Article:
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The Weakening of the US Dollar


Tuesday, April 10, 2018
Money or currency exchange rate on board, display or monitor
Thinkstock/sureeporn

By Alexander Monge-Naranjo, Research Officer and Economist, and Hee Sung Kim, Senior Research Associate

During 2017, the value of the U.S. dollar fell relative to other main currencies. This weakening of the U.S. dollar has been the subject of recent debate. For example, see Wayne, Alex; and Hunter, Kathleen. “Mnuchin Defends Weaker Dollar Comments as ‘Clear,’ ‘Consistent.’” Bloomberg, Jan. 25, 2018. The debate has highlighted the positives and negatives of a weaker dollar:

  • On the positive side, a weaker dollar would benefit the competitiveness of American exports and of American products that face foreign competition in the internal market.
  • On the other hand, a weaker dollar would translate to higher prices for consumers of foreign-produced goods.

Most interestingly, the weakening of the U.S. dollar accelerated at the beginning of 2018. The following figures show the evolution of the dollar against other currencies from January 2017 to March 2018. Each graph displays the daily values of one U.S. dollar in terms of the respective foreign currency. The blue lines indicate the actual prices for each day, while the orange lines are the smoothed trends for the exchange rates. The trends were computed using the standard Hodrick-Prescott filter with lambda set at 100,000, the usual value for daily observations.

Exchange rate: Canadian Dollar to U.S. Dollar

Exchange rate: Euro to Dollar

Exchange rate: Peso to Dollar

Exchange rate: Yuan to Dollar

Exchange rate: Yen to Dollar

Exchange rate: Pound to Dollar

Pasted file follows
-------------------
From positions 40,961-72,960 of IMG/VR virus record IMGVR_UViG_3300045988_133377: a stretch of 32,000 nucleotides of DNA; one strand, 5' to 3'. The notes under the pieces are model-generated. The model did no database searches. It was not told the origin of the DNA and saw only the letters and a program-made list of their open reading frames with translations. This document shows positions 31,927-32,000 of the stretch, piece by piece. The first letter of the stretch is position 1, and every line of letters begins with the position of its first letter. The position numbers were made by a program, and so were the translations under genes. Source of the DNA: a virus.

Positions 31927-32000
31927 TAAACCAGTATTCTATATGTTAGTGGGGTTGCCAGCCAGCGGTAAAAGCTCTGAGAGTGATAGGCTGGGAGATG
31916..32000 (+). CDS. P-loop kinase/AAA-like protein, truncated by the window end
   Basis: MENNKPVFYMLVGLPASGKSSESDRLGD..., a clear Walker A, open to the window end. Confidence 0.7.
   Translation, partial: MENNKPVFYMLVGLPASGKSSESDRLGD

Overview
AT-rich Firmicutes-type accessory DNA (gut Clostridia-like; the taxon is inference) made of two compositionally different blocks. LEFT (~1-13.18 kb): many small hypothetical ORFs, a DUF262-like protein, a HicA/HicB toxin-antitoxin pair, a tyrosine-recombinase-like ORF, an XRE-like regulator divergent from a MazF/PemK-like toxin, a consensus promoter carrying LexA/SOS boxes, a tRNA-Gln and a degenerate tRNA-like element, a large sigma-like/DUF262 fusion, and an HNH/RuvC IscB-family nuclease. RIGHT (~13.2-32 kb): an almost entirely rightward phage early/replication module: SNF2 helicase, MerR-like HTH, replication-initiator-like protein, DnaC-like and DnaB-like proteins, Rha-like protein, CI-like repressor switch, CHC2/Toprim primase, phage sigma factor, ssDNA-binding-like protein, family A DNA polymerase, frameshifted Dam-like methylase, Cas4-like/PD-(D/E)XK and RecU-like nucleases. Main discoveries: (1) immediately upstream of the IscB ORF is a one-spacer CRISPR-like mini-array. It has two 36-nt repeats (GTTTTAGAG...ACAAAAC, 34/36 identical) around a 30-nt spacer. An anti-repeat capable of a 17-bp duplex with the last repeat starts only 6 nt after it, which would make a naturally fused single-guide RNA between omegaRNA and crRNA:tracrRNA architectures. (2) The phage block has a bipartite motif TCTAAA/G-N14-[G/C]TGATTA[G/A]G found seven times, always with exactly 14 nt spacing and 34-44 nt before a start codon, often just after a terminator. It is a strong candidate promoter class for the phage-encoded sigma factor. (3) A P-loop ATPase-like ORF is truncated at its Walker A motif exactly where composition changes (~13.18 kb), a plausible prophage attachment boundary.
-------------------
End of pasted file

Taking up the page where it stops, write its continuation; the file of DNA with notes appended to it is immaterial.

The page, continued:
A number of interesting patterns are evident.

U.S. Dollar Depreciation

First of all, the U.S. dollar depreciated during most of 2017 against most of the main currencies. Given the resumption of interest rate hikes during the year—and the prospect of additional hikes in 2018—this behavior is very different from the one observed during the “taper tantrum” of 2013.

The Dollar Depreciating Faster

Second, the depreciation of the U.S. dollar accelerated at the turn of 2018. This acceleration is substantial for some currencies. Such a behavior is remarkable in light of then-recently approved changes in corporate taxes in the U.S., which would suggest higher net returns for U.S. investments.

Subsiding Depreciation

Third, with the exception of Japan, the dive of the U.S. dollar’s value subsided in late February/early March. However, with the exception of Canada, the value of the U.S. dollar was substantially lower in early March 2018 than at the beginning of the year.

The fundamental questions underlying these interesting observations are:

  • Whether the weakening of the U.S. dollar is the early manifestation of the medium- or long-term attitudes of investors relative to financial and real investments in the U.S.
  • Whether those are also associated with a permanent realignment of the engagement of the U.S. economy with the rest of the world

Notes and References

1 For example, see Wayne, Alex; and Hunter, Kathleen. “Mnuchin Defends Weaker Dollar Comments as ‘Clear,’ ‘Consistent.’” Bloomberg, Jan. 25, 2018.

2 Each graph displays the daily values of one U.S. dollar in terms of the respective foreign currency. The blue lines indicate the actual prices for each day, while the orange lines are the smoothed trends for the exchange rates. The trends were computed using the standard Hodrick-Prescott filter with lambda set at 100,000, the usual value for daily observations.

Additional Resources

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